By John Ostapkovich

PHILADELPHIA (CBS) – Your moods probably come and go, but a psychiatrist’s new book argues that you can spot the pattern and even get ahead of it.

Dr. John Sharp hears a lot of troubles in his practices and over the years began noticing a pattern. He divides cyclical mood influences into three categories: physical effects like winter’s dark and cold, the ebb and flow of holidays and other special events and a person’s own experience with them.

Dr. Sharp tells the story of a woman whose mother had a serious mental breakdown over Christmas.

“Ever since then her Christmas was no longer filled with fun childhood memories. Her boyfriend, knowing this, goes on his knees and proposed to her this year on Christmas. She looked at him and said, “You know what I’ve been through this time of year.” And he looked at her, and he was in marketing, and said, “Honey, we’re rebranding Christmas.””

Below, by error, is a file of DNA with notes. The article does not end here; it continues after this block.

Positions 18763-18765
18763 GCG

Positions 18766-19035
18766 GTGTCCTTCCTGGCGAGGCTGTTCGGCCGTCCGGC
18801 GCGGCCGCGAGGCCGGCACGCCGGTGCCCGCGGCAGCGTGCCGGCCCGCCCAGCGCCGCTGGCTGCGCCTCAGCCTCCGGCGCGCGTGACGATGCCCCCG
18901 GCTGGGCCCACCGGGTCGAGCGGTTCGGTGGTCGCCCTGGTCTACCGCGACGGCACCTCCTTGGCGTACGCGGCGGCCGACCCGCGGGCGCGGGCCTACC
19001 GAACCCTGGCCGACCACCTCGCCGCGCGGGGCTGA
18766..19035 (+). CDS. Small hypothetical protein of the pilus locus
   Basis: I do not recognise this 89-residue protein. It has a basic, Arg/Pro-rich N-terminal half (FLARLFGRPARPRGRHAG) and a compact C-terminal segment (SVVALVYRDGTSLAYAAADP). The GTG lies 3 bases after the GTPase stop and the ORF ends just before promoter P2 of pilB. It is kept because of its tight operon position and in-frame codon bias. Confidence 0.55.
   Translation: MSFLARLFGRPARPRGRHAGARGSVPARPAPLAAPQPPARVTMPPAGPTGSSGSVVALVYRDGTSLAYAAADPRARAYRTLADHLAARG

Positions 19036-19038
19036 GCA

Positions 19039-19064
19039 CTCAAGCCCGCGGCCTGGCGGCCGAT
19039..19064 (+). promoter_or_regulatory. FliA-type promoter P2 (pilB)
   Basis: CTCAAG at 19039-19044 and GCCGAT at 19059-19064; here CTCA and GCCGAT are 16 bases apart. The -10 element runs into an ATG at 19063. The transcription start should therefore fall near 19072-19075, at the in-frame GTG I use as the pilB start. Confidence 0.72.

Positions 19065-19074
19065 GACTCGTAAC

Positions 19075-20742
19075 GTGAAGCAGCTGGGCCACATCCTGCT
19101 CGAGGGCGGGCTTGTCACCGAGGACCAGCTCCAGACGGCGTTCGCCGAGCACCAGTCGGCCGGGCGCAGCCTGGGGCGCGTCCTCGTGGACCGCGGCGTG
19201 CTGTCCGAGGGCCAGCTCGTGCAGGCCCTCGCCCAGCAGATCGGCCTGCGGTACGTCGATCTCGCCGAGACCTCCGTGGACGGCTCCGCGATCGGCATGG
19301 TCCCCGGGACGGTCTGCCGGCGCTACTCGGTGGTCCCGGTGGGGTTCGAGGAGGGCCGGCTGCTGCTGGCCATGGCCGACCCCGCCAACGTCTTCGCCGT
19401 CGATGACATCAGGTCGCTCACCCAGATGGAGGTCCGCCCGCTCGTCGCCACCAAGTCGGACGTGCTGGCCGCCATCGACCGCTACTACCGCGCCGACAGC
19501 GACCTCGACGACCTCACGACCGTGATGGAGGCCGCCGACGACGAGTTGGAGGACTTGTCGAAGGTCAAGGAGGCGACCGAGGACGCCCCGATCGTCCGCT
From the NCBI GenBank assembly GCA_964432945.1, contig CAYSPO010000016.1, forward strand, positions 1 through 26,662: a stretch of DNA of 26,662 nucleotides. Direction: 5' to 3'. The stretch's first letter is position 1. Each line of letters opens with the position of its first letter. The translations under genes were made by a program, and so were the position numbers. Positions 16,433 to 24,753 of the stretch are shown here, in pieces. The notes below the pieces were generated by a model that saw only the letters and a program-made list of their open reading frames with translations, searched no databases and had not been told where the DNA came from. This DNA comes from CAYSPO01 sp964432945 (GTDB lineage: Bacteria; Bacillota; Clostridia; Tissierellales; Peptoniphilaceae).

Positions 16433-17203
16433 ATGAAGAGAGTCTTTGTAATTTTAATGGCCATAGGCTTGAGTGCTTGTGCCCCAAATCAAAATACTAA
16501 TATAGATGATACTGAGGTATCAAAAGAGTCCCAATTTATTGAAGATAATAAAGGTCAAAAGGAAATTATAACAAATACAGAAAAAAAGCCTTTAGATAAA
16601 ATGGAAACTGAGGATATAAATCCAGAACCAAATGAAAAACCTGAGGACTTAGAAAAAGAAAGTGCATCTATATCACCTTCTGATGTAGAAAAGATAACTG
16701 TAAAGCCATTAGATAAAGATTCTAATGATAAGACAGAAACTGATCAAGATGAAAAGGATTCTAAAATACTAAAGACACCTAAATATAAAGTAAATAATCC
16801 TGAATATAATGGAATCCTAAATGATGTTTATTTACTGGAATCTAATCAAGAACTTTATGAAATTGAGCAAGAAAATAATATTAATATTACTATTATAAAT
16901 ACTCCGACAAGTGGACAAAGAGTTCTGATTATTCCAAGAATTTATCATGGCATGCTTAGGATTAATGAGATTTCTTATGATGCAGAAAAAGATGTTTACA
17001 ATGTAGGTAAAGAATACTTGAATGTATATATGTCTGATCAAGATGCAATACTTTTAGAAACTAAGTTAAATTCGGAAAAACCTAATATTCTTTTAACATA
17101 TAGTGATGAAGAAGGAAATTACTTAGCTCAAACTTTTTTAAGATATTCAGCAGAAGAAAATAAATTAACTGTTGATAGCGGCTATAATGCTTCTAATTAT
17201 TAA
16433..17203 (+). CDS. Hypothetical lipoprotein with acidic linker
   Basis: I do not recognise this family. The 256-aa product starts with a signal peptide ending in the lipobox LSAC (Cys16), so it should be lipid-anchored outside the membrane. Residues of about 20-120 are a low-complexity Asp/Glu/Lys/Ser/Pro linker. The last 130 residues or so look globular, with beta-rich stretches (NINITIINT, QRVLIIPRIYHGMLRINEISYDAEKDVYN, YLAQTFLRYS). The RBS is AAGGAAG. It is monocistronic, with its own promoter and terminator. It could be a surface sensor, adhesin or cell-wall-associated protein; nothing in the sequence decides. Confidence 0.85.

Dr. Sharp hopes that his book “The Emotional Calendar” helps more people “rebrand” their rough times.

“I say step back before the season is upon you. Take a seasonal approach and think about what’s likely to affect you and then you can make plans to kind of do a better job with the forces that are affecting you,” Sharp said. “You can either work with them or work around them.”

For example, if winter’s short days give you the blues, get out in the sunlight. Dr. Sharp says you should be active in managing your moods.

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